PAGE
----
W. H. Auden (1907-1973) never ceased to experiment with poetry in its form and subject matter, becoming quite complex in his later works. Auden's early poems are pastoral and lyrical, speaking of the windswept Yorkshire moors and disused, derelict mine-works which fascinated the young Auden. He travels through poetic territory, transfixed upon Freud and folktales and arrives upon a landscape shaped by conflict, depicting the horrors of war and the brutality of tyrants, such as Hitler, that resonates with the reader: `When he laughed, respectable senators burst with laughter,/And when he cried the little children died in the streets'. And in his later poems there is a pre-occupation with space and time, sex and ritual and of course, love: `Lay your sleeping head, my love, /Human on my faithless arm'. As a young man, the erudite Auden was drawn to Marxism but later grew closer towards an Anglo-Catholicism which brought about an intensified `self-censorship' period. His poems are often dazzling and sometimes annoying, but there is an integrity which remains throughout!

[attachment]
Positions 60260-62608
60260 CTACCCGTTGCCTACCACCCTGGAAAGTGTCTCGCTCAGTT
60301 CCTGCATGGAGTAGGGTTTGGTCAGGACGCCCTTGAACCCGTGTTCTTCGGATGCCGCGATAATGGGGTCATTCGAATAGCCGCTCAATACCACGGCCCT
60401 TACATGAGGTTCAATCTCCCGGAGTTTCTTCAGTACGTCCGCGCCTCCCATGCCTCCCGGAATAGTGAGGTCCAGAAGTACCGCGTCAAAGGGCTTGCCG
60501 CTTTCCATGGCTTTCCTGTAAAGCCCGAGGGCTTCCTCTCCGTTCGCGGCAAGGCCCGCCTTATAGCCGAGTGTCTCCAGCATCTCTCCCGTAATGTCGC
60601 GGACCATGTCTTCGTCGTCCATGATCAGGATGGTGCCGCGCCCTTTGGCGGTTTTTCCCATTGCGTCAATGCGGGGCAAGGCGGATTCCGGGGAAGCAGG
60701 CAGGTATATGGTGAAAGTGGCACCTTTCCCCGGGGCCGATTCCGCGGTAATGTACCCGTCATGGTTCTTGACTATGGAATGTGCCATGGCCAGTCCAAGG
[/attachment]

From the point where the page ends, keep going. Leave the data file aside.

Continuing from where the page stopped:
Was this review helpful to you?